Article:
NASA’s Hubble Space Telescope has detected a stratosphere, one of the primary layers of Earth’s atmosphere, on a massive and blazing-hot exoplanet known as WASP-33b.
Using Hubble, the researchers have settled this debate by identifying a temperature inversion in the atmosphere of WASP-33b, which has about four-and-a-half times the mass of Jupiter. Team members also think they know which molecule in WASP-33b’s atmosphere caused the inversion -- titanium oxide.
“These two lines of evidence together make a very convincing case that we have detected a stratosphere on an exoplanet,” said Korey Haynes, lead author of the study. Haynes was a graduate student at George Mason University in Fairfax, Virginia, and was working at Goddard with Mandell when the research was conducted.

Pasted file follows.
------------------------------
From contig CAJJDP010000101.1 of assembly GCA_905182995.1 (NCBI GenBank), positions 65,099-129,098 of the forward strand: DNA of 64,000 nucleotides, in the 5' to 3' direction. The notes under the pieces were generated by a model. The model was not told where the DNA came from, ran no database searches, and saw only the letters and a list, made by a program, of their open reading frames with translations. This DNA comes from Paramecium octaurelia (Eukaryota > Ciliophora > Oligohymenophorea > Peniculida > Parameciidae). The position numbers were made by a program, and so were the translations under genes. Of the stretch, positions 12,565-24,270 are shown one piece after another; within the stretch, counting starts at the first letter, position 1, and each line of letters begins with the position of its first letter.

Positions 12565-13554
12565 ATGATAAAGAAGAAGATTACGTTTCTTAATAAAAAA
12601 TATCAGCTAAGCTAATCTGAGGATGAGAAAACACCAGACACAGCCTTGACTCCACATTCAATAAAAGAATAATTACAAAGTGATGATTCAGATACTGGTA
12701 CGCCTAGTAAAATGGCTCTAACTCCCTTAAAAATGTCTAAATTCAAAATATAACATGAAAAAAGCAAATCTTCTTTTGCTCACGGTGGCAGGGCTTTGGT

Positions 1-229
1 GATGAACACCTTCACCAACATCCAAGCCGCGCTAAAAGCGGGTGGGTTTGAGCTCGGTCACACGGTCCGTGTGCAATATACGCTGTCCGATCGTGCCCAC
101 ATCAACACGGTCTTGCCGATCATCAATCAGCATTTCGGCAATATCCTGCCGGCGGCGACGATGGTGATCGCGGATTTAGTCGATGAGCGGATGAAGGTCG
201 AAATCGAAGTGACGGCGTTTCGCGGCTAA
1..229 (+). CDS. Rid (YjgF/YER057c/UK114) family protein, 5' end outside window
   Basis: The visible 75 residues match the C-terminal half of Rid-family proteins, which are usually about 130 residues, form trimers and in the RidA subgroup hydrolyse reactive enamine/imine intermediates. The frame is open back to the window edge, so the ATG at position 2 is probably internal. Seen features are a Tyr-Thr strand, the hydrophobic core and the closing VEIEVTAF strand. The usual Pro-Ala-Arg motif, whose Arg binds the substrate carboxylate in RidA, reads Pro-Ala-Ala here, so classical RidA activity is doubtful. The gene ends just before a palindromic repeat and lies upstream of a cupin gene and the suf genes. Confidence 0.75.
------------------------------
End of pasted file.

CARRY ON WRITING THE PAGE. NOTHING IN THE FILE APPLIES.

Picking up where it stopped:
Haynes and her colleagues used the Hubble observations, and data from previous studies, to measure emission from water and compare it to emission from gas deeper in the atmosphere. The team determined that emission from water was produced in the stratosphere at about 6,000 degrees Fahrenheit. The rest of the emission came from gas lower in the atmosphere that was at a temperature about 3,000 degrees Fahrenheit.